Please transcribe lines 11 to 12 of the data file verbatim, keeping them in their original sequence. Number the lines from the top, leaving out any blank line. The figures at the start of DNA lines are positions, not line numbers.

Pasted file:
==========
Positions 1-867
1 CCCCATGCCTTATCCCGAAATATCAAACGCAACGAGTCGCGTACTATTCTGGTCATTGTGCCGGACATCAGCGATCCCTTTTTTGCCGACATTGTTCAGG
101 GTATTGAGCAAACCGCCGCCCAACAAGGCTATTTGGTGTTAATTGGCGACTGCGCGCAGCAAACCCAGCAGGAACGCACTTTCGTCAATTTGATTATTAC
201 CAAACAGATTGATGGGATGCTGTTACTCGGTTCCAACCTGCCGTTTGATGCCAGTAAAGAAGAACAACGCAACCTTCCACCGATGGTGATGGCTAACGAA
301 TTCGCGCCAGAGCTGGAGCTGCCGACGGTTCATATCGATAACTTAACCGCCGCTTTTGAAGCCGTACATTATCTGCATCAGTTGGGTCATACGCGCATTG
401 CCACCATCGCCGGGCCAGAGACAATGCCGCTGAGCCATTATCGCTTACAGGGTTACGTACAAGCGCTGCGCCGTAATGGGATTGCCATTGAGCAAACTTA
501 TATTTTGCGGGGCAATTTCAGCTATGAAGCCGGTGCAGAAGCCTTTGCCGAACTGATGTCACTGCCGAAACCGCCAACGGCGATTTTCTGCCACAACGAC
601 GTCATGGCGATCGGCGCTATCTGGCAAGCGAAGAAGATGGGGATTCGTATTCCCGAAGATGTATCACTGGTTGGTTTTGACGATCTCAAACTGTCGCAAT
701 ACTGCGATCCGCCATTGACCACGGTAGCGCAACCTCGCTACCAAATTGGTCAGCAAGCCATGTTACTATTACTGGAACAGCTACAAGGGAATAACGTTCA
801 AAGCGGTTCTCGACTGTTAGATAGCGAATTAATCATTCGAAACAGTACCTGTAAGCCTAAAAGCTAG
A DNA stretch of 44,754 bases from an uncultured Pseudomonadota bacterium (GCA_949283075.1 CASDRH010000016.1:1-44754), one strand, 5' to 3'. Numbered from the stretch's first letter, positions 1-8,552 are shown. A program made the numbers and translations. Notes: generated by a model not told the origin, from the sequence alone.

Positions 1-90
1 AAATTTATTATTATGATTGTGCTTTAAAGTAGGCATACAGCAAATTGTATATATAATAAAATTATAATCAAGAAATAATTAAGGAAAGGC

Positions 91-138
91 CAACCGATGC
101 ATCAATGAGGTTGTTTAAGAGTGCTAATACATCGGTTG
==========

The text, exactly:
A DNA stretch of 44,754 bases from an uncultured Pseudomonadota bacterium (GCA_949283075.1 CASDRH010000016.1:1-44754), one strand, 5' to 3'. Numbered from the stretch's first letter, positions 1-8,552 are shown. A program made the numbers and translations. Notes: generated by a model not told the origin, from the sequence alone.

Positions 1-90